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Customer Reviews

3.7 out of 5 stars

Most Helpful Customer Reviews

24 of 25 people found the following review helpful By Roman Clodia TOP 100 REVIEWER on 29 Aug 2009
Format: Paperback Verified Purchase
I always really enjoy reading Weir's books but I've never been impressed by her as a historian, principally because of her very biased and uncritical use of sources. I've found it best to treat her as a historical novelist putting forward an almost fictionalised version of the story she is telling. In this book, she has attempted something a little different from the other books of hers I have read: to untangle a mystery, rather than elucidate a personality as she does in her books on Eleanor of Aquitaine and Isabella of France. And, sadly, this just serves to foreground and highlight her weaknesses.

While this purports to focus on the murder of Darnley, it's almost impossible to untangle that event from so much else in Mary's life, and so the book also treats their marriage, her possible affair with Bothwell, the murder of Rizzio etc etc. My main criticism is that in her discussion of the sources at the start Weir states she is basing her interpretation on Nau's `official' account, as if this is somehow unbiased and objective reporting. But she also admits that Nau's account probably came to him from Mary when he was acting as her secretary - not so unbiased after all then. How this is more objective than what she calls the `hostile' sources isn't tackled at all.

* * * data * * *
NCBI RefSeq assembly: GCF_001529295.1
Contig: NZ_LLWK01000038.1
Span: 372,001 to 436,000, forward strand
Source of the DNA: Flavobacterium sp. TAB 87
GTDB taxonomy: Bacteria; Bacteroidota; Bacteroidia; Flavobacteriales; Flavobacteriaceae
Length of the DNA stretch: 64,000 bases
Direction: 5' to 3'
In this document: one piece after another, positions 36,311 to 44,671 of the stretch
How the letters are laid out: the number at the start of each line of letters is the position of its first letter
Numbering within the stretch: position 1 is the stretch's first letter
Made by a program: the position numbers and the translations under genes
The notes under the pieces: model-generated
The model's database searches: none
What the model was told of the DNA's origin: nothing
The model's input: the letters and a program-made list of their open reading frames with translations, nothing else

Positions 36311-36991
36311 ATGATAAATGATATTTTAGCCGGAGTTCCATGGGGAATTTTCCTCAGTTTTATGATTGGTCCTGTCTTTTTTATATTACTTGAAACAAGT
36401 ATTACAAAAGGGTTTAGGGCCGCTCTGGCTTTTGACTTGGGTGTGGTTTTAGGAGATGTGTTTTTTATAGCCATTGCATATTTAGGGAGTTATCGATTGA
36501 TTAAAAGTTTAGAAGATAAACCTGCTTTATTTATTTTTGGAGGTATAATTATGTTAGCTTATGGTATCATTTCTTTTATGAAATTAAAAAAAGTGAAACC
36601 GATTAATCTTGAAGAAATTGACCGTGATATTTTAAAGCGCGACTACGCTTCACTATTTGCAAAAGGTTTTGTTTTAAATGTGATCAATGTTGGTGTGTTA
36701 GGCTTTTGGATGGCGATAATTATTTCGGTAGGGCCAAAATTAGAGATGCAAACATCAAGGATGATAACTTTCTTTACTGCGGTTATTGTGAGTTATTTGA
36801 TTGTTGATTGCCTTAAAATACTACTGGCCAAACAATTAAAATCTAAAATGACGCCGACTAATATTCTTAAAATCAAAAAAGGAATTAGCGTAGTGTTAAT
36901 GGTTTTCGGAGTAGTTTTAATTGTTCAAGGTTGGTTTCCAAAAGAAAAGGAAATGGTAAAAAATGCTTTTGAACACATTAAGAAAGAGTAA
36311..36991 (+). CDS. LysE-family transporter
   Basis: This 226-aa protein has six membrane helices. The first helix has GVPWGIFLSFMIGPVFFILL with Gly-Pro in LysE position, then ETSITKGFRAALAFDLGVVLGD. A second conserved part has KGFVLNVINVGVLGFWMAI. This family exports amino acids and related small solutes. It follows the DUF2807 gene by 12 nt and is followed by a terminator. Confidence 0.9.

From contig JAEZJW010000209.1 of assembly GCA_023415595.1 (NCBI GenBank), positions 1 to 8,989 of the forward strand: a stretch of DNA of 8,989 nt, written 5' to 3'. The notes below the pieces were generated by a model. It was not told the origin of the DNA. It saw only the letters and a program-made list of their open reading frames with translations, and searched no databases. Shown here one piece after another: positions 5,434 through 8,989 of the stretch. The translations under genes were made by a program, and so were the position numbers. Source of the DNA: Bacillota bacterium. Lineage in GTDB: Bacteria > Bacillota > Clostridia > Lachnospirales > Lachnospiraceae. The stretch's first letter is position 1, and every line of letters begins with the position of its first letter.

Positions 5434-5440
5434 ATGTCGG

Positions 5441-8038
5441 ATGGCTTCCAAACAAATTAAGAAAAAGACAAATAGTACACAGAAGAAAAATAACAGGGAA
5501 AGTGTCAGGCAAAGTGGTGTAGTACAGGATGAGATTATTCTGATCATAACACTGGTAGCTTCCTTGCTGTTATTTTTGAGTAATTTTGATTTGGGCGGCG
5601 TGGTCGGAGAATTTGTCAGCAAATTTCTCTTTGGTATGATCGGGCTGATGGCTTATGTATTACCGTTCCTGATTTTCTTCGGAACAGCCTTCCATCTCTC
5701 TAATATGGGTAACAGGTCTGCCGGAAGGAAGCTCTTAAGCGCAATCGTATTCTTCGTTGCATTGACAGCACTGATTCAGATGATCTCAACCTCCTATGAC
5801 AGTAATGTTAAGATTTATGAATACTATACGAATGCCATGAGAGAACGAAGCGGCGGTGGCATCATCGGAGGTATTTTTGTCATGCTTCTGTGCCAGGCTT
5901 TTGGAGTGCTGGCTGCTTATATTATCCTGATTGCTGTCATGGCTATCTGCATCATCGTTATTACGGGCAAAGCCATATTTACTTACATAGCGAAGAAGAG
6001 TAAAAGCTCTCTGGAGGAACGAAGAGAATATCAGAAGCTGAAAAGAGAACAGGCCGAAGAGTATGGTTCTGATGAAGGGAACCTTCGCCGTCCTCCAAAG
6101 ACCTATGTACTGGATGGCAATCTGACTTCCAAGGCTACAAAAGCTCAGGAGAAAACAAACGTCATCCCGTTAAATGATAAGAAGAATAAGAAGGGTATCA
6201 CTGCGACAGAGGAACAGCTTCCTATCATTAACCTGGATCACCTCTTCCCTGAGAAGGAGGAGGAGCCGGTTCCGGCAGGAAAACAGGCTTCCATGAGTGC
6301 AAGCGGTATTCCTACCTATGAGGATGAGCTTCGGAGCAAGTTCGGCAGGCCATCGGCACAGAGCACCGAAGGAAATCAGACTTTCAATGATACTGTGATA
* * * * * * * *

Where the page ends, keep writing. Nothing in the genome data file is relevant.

My second, broader criticism is that Weir appears to believe in her unproblematic ability to uncover, for once and for all, the `truth' of Darnley's murder. In her thought world there appears to be no room for possibilities, probabilities, no nuances and no alternatives - despite the fact people have been arguing over this question ever since it happened over 400 years ago.

And yet despite all this, Weir's Mary is not significantly different from the other Marys who have come down to us through history.
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14 of 15 people found the following review helpful By Bob Farquharson on 29 Jun 2003
Format: Paperback
Befeore I go any further let me say this is a truly excellent book. Having said that I can now be a little more critical. The book essentially splits into 3 parts. An introduction to Mary and the build up to her marriage with Darnley, the marriage to darnley and his murder and finally Mary's imprisonment and execution in England. I think this is a mistake. The book is essentially an in depth study of Darnley's murder. If it had stayed with this area of speciality it could have been reduced from 600 to 450 pages and not lost any if its impetus. We would also had greater focus. The first and third parts are general overviews, whereas the main part of the book is a very detailed account. The two styles sit uneasily with each other.
When we get to the main account of Darnley and his murder from being easy going, the book becomes hard work. It is extremely detailed and often difficult to work out who is who with so many characters entering the plot. However the author writes superbly and manages to tie up this immense level of detail in a highly readable manner. It is extremely well researched and very careful in it's dealings with highly biased source material. Alison's Weir's conclusions on Mary and the murder of Darnley hardly rock the boat, but nevertheless this is a readable and highly detailed account of a most interesting historical event.